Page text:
In some ways, a draw was the just result for both teams at the end of a gripping first Test because neither team deserved to lose. But you can’t escape the feeling that at some stage or the other, both India and South Africa let the advantage slip.
You have to give credit to the way Faf du Plessis and AB de Villiers batted on the final day. It was brilliant batsmanship with very little display of nerves, given the match situation. I thought the way they approached the task was phenomenal.
Already in his brief Test career, du Plessis has shown great resolve and determination. On his debut in Adelaide against Australia, he batted nearly eight hours to save the game, and he seems to have derived tremendous confidence from that knock, though the pitch at the Wanderers was vastly different from the one in Adelaide.
Having said that, I am sure the Indians themselves would have been surprised by the strategy adopted by South Africa after du Plessis was dismissed. Of course, things would have been different if he hadn’t been run out excellently by Ajinkya Rahane while going for a suicidal run. But even so, I was taken aback by South Africa’s strategy after the fall of the seventh wicket.
Of the seven wickets, two were run outs and no single bowler had threatened to run through the batting. I could have understood pulling the shutters down if one bowler was in the middle of a sensational spell, but that wasn’t the case, which is why I found the South African tactics a little bizarre. When you want to create history, it is worth taking the risk to go the whole hog. South Africa didn’t do that, which will rankle for a long time.
The Indians can take a lot of positives from this game, especially in the manner in which they batted in both innings. But they will be disappointed at having dominated for four days and not forcing a result on the last day despite everything seemingly loaded in their favour.
I thought Zaheer bowled really well throughout the Test, with energy and passion, and I would like to congratulate him on becoming only the second fast bowler from India to take 300 Test wickets, a commendable achievement.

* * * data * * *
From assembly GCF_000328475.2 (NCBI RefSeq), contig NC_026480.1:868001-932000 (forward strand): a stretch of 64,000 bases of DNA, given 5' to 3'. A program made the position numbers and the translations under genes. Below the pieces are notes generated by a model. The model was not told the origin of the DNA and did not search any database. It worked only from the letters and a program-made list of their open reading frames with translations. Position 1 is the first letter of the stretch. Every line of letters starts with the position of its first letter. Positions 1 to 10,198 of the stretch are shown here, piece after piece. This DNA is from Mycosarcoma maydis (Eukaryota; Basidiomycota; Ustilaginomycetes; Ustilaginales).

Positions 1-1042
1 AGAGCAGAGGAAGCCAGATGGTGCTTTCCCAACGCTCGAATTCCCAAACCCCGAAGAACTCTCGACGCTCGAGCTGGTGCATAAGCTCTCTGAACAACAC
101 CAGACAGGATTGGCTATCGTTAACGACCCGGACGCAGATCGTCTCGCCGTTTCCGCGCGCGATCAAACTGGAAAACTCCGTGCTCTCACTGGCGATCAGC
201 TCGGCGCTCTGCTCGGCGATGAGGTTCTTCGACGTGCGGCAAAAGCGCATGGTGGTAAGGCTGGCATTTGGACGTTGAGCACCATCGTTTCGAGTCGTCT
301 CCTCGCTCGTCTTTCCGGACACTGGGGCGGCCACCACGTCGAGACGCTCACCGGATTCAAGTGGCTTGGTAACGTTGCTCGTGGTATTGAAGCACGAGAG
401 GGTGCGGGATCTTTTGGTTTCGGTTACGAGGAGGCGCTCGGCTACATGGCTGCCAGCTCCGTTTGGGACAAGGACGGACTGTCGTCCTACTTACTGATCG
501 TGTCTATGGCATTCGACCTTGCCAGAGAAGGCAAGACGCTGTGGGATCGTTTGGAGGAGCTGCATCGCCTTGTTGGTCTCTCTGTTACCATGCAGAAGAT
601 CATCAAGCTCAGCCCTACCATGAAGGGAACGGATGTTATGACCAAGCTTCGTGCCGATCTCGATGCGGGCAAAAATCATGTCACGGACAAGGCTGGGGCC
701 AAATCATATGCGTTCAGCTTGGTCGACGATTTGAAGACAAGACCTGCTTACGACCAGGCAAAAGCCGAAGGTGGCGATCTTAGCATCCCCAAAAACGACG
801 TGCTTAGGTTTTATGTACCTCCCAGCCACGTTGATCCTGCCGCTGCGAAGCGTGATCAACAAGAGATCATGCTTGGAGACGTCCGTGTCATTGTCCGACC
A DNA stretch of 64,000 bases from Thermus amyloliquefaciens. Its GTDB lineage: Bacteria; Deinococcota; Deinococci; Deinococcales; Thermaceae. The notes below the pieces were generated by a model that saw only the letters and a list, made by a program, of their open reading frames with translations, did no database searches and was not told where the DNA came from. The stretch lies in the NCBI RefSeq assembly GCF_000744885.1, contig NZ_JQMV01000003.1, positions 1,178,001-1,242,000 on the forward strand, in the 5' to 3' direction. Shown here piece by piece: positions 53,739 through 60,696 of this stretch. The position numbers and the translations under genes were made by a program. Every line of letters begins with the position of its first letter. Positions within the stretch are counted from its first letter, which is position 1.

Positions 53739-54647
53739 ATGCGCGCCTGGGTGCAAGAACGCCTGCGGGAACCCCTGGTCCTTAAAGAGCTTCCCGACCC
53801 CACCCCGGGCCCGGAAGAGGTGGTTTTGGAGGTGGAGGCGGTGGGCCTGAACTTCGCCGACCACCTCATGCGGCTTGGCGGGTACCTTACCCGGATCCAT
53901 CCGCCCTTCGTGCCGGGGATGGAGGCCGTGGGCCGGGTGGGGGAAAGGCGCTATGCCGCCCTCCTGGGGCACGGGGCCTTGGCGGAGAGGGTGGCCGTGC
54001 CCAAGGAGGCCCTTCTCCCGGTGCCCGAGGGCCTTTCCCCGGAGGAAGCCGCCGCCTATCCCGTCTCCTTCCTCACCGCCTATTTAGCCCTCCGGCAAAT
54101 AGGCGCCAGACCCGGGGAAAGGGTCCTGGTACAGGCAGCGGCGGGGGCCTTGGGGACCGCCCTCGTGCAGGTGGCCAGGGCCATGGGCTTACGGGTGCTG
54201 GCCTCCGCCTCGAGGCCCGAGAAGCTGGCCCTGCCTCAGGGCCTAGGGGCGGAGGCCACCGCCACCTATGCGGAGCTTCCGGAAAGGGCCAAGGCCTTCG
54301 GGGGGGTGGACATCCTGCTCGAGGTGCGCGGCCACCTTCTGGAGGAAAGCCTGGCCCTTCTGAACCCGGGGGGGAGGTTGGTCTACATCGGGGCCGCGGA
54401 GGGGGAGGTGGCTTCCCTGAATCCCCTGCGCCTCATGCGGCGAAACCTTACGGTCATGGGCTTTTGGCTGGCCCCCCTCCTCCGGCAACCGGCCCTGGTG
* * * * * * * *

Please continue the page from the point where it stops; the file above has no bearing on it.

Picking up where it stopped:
But I was surprised that he didn’t look to change his angle of attack at any stage throughout the second innings when he only bowled from round the stumps. If that angle is working, then fine but when it is not, then you need to make adjustments.
Not just the angles of the bowlers, but I also felt India missed a trick by not changing the ends of the bowlers when du Plessis and de Villiers were in the middle of their double century partnership. India had the cushion of 458 runs and the knowledge that on a fifth-day pitch, South Africa had to score the most runs in a day in the Test match for victory while they themselves needed only eight wickets for a famous overseas win.
They could have been a little proactive in their quest for a famous win overseas. All told, India will rue an opportunity lost, but having been at the receiving end during the fifth-wicket stand, they will be happy they came out unscathed.
The obvious positive for India was the way Virat Kohli and Cheteshwar Pujara batted in this Test match. South Africa will take heart from having withstood the Indian bowling pressure and a huge mountain of 458 runs, but when they sit back and reflect, there will be many within the team who will wonder why they did not press on and go all out for the win.
Some questions will remain unanswered, particularly why de Villiers bowled ahead of their frontline spinner, Imran Tahir, on the third day. When de Villiers and I were both with the Bangalore franchise, he didn’t even roll his arm over in the nets, so for him to bowl in a Test ahead of the specialist spinner would suggest to me that the captain was unhappy with the playing eleven given to him and that was his way of showing his displeasure.
I suppose it will be safe to say that going into the second Test in Durban, Tahir doesn’t quite fit into the South African scheme of things. The Indians have an opportunity to do better than what they did the last time - Winning the Test series!
Professional Management Group